October 14, 2016 at 1:48 pm #4500
Anyone seen/used this test? Seems like a slight nuance to simple sidelying hip abduction testing. However, I have seen another study that showed that gluteus medius is maximally engaged when the hip is in IR vs. ER (see attached)
Also, interesting that though a positive test correlated very well with MRI confirmed damage, it was not correlated to pain or function.
Also key to recognize the test corresponds to “damage” which includes simple “atrophy.”
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December 8, 2016 at 9:40 am #4745
We started using this in fellowship.
They really like the test based on the article.
I think the endurance aspect of the test is really what is important
February 15, 2017 at 2:02 pm #5133
I feel like I’ve heard of this test but have not used it clinically myself. Sounds like a nice diagnostic test to utilize. I have a couple hip patient’s that would fit the inclusion criteria in my caseload that I have in mind to try it on. Unfortunately I’m not blinded to their symptomatic hip, but I’ll let you know if I find it useful. However the change of only 10cm from the hold position is pretty insignificant in my eyes. Seems like there would be a lot of error in assessing only that min amount of movement. But I’ll let you know how it goes.
Sorry to just jump on board with this discussion forum several months later. Good post and articles. Thanks for posting.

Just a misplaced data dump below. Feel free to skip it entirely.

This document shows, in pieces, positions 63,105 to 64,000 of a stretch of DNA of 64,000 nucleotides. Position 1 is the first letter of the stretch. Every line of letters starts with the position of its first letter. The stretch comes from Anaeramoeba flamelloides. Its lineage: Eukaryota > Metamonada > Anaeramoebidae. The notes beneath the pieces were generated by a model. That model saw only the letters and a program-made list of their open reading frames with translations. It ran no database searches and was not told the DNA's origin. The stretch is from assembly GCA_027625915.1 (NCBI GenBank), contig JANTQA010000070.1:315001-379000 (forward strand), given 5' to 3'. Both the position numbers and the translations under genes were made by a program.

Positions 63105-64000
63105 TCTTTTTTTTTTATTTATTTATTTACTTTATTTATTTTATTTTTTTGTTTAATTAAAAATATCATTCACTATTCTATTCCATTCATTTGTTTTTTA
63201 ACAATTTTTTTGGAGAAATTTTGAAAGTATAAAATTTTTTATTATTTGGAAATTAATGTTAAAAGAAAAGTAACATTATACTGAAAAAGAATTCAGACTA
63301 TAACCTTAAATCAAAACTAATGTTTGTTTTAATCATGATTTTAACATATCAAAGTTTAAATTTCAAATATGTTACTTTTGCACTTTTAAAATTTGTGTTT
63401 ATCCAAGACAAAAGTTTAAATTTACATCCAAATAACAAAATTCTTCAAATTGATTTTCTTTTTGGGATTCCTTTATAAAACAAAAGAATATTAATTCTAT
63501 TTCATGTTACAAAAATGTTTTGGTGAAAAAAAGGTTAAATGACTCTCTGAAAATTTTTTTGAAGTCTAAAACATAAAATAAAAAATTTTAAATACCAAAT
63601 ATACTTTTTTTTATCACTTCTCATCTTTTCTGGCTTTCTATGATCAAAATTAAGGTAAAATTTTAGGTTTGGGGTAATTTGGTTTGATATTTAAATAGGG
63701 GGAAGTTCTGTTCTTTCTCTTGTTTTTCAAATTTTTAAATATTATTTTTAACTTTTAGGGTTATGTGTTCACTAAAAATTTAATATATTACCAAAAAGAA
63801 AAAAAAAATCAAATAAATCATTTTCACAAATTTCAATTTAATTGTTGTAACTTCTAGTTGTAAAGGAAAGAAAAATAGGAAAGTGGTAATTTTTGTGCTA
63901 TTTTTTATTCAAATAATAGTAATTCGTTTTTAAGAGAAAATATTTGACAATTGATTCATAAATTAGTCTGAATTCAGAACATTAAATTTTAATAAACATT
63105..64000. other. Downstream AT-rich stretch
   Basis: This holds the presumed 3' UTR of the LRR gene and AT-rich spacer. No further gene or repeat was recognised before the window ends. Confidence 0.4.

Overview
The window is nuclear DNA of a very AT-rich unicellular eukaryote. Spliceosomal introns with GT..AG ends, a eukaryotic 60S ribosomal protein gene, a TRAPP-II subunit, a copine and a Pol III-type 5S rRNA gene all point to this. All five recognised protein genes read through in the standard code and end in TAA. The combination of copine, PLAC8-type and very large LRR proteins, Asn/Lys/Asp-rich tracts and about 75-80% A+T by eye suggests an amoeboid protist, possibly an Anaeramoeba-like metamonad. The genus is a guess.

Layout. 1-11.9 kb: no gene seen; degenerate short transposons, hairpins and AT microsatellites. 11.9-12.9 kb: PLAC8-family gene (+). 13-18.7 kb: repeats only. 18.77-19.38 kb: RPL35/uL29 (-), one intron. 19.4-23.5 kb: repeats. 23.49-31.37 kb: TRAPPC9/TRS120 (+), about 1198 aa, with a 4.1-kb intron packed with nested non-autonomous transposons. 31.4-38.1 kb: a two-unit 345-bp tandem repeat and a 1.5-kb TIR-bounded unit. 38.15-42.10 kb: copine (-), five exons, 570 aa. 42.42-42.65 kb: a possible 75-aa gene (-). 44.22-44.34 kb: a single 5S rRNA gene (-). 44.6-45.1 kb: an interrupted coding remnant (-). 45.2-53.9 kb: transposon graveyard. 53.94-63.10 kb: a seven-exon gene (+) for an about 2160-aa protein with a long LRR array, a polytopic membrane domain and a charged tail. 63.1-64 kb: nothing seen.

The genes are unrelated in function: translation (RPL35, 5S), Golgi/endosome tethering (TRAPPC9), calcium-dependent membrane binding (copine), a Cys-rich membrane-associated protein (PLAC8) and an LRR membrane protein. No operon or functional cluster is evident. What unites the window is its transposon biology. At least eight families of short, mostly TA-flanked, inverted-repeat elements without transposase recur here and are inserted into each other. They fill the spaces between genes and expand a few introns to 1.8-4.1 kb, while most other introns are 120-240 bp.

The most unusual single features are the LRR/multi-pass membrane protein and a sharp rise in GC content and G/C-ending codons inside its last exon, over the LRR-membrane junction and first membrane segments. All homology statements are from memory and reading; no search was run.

February 26, 2017 at 5:11 pm #5148
Thanks for sharing this article Nick, and yes, sorry for the very late response.
This diagnostic test reminds me of some of the aspects of external rotation lag sign of the shoulder, minus the proximal stabilization.
I have a hard time believing that a lot of these individuals will be able to achieve the full testing position, especially the 10 degrees of hip extension needed. Hip extension is so commonly lacking in those with hip pathology. I’m not convinced that this test would be more useful over an active movement from neutral into abduction/IR/extension and assessing associated pain during the test.
I do appreciate the added proximal pelvic stabilization as a piece of the test, however I would add it might be beneficial to repeat the test without manual pelvic stabilization, to assess gluteus medius role in both functions.
I would proceed with caution with using this test in isolation for gluteus medius/minimus pathology, at least for physical therapists. There’s no distinction between the spectrum of pathology, from atrophy, tendinopathy, or rupture. The authors claim that based on positive test results, a referral to a surgeon for an endoscopic procedure would be appropriate, which I think is premature, due to limited correlation between pain and disability.
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